- chinups: a few full ones, plus a few sets of machine- assisted chins and reverse pullup/row on the bar 
- plyometrics: jumping on/off benches, squat jumps, plyometric pressups (weak attempts !)
- interval sprints.

Studies have shown benefits even for people in their 80s and 90s who start exercise. So, it's never too late to start - no excuses !


Wed 1st January 2014
I've read a fair bit about minimising biological aging.

One major aspect is also avoiding major injuries (car crashes etc) or serious illnesses like cancer, all of which can seriously affect your biological age and also hinder exercise. One can only try to avoid the major risks, but luck clearly comes in.

Regular exercise, especially including HIIT and weightlifting, can reverse biological aging. So, those exercisers who manage to avoid major illnesses and injuries, can maintain a biological age of even 20, right into the 80s.
With exercise and normal healthy eating, it seems the cutoff is age 90, when the organs etc just wear out.

However, some people in regions like Okinawa or that Sikh centenarian marathon runner, have managed to keep active at 100. This seems due to calorie restriction. Studies seem to suggest that IF may have the same effects.

So, the best practical strategy for most of us is IF combined with HIIT, hormesis with both. The task is to find the optimum level for both for each individual, so that the combined stress of these 2 interval regimes improves the body resilience, i.e. don't overdo either and over-stress the body.


2nd January 2014
Dr Varady's ADF book
- She listed a huge number of health benefits that exercise brings.

- She said her study participants did not have problems with fasted training.

- She did a study comparing 3 groups: 
Exercise only (moderate cardio on gym bike) /ADF no exercise / ADF with exercise.
Those who just exercised lost only ⅓ the weight of ADF alone
The ADF exercisers lost twice as much weight as ADF alone


Most dieters lose weight in the ratio 75% fat: 25% muscle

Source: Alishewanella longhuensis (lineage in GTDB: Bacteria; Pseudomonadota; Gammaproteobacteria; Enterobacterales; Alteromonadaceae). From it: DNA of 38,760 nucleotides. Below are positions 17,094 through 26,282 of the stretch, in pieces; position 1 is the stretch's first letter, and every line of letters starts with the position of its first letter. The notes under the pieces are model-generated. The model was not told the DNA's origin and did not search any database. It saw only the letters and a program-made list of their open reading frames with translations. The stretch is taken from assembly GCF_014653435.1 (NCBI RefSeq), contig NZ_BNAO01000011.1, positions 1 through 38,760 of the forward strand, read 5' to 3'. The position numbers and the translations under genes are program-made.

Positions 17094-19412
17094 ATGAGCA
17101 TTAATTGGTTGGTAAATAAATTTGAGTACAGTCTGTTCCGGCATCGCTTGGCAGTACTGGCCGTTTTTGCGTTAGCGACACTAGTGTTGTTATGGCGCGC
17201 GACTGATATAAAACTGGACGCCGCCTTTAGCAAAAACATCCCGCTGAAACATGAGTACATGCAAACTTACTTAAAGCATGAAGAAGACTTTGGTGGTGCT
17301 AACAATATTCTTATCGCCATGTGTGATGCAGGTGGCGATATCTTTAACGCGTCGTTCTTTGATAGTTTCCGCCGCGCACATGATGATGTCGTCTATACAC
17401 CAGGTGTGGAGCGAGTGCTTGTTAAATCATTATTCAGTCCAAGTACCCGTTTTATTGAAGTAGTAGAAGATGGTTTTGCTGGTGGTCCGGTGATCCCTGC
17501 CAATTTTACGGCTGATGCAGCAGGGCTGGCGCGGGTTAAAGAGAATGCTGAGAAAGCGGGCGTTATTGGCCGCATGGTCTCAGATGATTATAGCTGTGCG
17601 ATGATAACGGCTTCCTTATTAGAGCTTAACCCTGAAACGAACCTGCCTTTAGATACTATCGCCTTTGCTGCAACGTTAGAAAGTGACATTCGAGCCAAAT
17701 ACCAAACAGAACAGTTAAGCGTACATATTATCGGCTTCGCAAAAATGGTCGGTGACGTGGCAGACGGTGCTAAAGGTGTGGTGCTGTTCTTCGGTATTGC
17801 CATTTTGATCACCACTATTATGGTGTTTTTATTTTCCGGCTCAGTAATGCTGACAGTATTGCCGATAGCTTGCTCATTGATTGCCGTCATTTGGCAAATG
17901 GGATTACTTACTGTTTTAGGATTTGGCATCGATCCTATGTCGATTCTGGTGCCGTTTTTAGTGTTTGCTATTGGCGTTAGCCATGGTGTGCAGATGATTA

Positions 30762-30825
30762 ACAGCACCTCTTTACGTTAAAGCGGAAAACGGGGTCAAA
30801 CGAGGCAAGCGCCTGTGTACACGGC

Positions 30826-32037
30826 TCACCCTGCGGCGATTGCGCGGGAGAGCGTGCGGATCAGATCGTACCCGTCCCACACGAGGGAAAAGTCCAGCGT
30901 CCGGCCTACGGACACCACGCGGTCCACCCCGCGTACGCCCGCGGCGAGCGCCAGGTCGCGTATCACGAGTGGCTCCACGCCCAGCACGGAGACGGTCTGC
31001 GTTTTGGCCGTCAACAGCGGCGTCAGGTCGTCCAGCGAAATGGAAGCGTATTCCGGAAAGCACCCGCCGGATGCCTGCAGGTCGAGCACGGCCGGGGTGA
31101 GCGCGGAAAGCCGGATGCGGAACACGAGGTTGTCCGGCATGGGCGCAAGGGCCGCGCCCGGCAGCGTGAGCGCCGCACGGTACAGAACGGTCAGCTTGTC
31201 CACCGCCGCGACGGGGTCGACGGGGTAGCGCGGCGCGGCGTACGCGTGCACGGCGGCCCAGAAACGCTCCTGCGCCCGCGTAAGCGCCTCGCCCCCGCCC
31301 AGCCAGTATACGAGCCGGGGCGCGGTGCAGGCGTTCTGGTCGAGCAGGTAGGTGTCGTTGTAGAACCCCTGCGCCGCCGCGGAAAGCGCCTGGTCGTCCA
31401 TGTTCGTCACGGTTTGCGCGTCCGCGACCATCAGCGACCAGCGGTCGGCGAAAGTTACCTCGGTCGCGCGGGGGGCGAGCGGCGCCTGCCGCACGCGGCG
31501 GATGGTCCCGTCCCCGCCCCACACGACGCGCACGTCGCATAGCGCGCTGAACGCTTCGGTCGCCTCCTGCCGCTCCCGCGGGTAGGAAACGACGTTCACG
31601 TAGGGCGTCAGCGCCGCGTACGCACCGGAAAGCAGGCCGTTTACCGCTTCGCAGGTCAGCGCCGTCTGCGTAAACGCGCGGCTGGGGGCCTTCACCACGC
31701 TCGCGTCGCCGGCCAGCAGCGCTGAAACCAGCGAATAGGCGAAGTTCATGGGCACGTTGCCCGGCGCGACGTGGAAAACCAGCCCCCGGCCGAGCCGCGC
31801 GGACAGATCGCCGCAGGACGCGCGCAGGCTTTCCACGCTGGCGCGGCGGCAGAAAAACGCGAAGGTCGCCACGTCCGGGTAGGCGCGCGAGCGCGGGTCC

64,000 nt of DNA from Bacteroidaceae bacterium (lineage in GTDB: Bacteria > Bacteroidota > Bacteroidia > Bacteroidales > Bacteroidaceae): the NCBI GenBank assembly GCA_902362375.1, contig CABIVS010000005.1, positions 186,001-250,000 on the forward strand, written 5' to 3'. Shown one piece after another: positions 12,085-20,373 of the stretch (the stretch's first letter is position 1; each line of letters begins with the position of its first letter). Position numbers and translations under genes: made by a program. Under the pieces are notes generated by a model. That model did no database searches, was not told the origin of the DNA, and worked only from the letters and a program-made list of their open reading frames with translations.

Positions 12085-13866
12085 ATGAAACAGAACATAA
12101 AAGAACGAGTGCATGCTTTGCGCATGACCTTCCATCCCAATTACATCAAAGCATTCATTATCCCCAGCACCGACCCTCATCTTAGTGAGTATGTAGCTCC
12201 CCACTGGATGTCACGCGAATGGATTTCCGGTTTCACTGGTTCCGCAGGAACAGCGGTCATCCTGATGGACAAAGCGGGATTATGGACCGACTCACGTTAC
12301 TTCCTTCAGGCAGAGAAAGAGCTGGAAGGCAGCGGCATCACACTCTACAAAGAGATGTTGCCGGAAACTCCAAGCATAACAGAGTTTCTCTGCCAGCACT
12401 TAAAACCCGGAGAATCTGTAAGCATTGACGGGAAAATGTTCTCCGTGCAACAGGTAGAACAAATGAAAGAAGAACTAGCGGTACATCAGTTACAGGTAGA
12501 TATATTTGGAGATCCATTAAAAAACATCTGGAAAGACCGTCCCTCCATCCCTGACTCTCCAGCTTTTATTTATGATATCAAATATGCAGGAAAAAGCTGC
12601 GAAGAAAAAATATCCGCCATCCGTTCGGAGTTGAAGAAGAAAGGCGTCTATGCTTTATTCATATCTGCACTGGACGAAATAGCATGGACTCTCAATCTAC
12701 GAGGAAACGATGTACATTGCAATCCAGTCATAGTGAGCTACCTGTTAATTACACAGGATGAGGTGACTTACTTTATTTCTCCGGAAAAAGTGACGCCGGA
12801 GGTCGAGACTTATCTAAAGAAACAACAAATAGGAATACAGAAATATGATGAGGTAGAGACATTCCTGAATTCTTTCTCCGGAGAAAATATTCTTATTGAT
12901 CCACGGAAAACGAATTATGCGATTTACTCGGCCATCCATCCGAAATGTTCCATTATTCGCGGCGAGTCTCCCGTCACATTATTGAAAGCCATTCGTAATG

-Muscle burns 7 times as many cals as same weight of fat.
- This is a major reason for regaining weight after diets, because fewer cals are then burned per day for the same activity. 
In her studies, no one regained weight after ADF (probably different in the real world without professional support)

-Exercisers no-ADF lost 1.2" waist Nd increased good HDL cholesterol 
-ADF no exercise lost 2" waist and decreased bad LDL cholesterol.
-The ADF exercisers lost 3" waist and zero muscle. They increased HDL and lowered LDL cholesterol.

Emphasises what we already knew: diet is key, but exercise can boost it.


Another quote from Varady that I must share: she says repeatedly that if you exercise on ADF, you gain muscle (in contrast to most diets where 25% of loss is muscle).
She says ADF without exercise approx. maintains muscle.

It is frustrating we have to extrapolate from ADF to 5:2. Also it is not clear if she means previous non-exercisers. 
However, I have gained muscle and also lost a few lb, while just continuing HIIT and lifting. We know successful LeansGainers have also gained muscle.

My hypothesis
IF, regardless if ADF / 5:2 /16:8 / Fast 5, can increase muscle with intensive exercise
.

3rd January 2014
FD Eating, Shakes & Training

Everybody
- For the average exerciser, protein shakes are not normally necessary. Ordinary FD food is sufficient. Gyms earn money from selling shakes.
BUT nobody should eat any junk on an FD training day.
Intensive exercisers (full HIIT, heavy lifters) see below.
- Eat whatever works for you, within the 500 cal limit (600 for blokes).
- Varady's book and lifting sites recommend AGAINST sub-500 cals, in case you lose valuable muscle mass. 
I now decided it is safest to always have my full 500.
- Do include sufficient protein. If you do decide on a sub-500 cal, then supplement with zero-cal BCAA (Branch Chain Amino Acids) e.g.Xtend is top quality.
- Many folk save some or most calories to eat after training.
- You can train completely fasted and eat afterwards, but depends on time of day and the individual.